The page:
• Colder Than Hell
    By First Lieutenant Joseph R. Owen, U.S. Marine Corps (Retired)

    A personal account of rifle company Baker-One-Seven’s experiences at Chosin during the first uncertain months of the Korean War, Colder than Hell, due out this month from the Naval Institute Press, weaves the reminiscences of many...

  • Professional Notes

    What’s Wrong with Continuity, Consistency, and Professionalism?

    By Lieutenant Commander John Hannon, U.S. Coast Guard Reserve

  • Book Reviews & Books of Interest

    A Question of Honor

    Jeffrey Gantar and Tom Patten. Grand Rapids, MI: Zondervan Publishing House, 1996. 204 pp. Photos. $16.99 ($15.29).

    Reviewed by Vice Admiral Howard B. Thorsen, U.S. Coast Guard (Retired)...

  • World Naval Developments: It's People, Stupid . . .
    By Norman Friedman, Author, Naval Institute Guide to World Naval Weapons System

    As the defense budget inevitably shrinks, attention is concentrated on appropriate choices of hardware and on savings attainable by closing and consolidating bases. At this point, there must be some question as to how much more can...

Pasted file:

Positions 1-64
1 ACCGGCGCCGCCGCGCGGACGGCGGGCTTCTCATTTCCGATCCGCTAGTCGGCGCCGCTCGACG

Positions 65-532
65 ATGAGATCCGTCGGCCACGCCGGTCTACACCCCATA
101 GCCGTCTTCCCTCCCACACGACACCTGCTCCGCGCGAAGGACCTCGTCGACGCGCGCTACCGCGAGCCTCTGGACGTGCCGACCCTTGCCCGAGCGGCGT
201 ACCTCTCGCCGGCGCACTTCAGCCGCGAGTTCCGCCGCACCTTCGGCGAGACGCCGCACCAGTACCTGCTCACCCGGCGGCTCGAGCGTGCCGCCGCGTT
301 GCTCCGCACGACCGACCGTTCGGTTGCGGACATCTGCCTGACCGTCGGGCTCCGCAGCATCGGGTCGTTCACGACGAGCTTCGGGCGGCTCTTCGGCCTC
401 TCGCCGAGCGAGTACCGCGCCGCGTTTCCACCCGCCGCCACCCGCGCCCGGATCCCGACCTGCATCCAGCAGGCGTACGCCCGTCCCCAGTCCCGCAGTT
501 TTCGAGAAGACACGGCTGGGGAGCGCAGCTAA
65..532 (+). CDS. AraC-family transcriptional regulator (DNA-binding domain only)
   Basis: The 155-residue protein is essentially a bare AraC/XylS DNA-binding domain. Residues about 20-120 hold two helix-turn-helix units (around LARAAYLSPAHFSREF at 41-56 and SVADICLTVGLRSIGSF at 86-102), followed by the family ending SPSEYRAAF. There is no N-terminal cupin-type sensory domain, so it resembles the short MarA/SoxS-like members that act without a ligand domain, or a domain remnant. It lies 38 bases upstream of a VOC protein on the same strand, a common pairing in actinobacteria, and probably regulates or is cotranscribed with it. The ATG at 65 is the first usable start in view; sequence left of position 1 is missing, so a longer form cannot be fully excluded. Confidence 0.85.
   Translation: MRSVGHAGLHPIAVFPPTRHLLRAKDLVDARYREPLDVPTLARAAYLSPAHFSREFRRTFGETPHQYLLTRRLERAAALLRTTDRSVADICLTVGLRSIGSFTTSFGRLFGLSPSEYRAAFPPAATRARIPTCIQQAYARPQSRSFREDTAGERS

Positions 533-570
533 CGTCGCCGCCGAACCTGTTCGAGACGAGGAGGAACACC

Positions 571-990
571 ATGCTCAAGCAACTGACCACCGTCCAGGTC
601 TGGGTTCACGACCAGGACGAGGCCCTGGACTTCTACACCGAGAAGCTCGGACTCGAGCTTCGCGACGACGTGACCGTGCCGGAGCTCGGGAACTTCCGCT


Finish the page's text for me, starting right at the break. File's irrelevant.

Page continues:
• Points of Interest: Challenging Broken Health Care Promises
    By Tom Philpott

    A Medal of Honor winner hopes by next year to answer a question gnawing at a lot of military retirees: Can the government break its promise of free medical care for life?

  • Combat Fleets
    By A. D. Baker III

    The 32,780-ton Clemenceau is to be decommissioned in September 1997, leaving the French Navy a single-carrier force for the foreseeable future. Sister Foch is to be laid up on completion of the nuclear-powered Charles de Gaulle (currently...

  • Notebook
  • Lest We Forget
    By Eric Wertheim

    Launched on 24 December 1943, the USS Wilkes-Barre (CL-103) was commissioned at the Philadelphia Navy Yard on 1 July 1944 with Captain Robert Porter, Jr. in Command. Following shakedown training, the Wilkes-Barre sailed for San Diego...

  • Comment & Discussion

    “John Has To Do It Because Jane Can’t”

    (See P.D. Rogers, p. 46, September 1996 Proceedings)

  • Advertisements


Conferences and Events

View All

From the Press

23 February - Seminar

Sat, 2019-02-23

David F. Winkler

3 March - Lecture

Sun, 2019-03-03

Stephen A. Bourque

Why Become a Member of the U.S. Naval Institute?

As an independent forum for over 140 years, the Naval Institute has been nurturing creative thinkers who responsibly raise their voices on matters relating to national defense.

Become a Member Renew Membership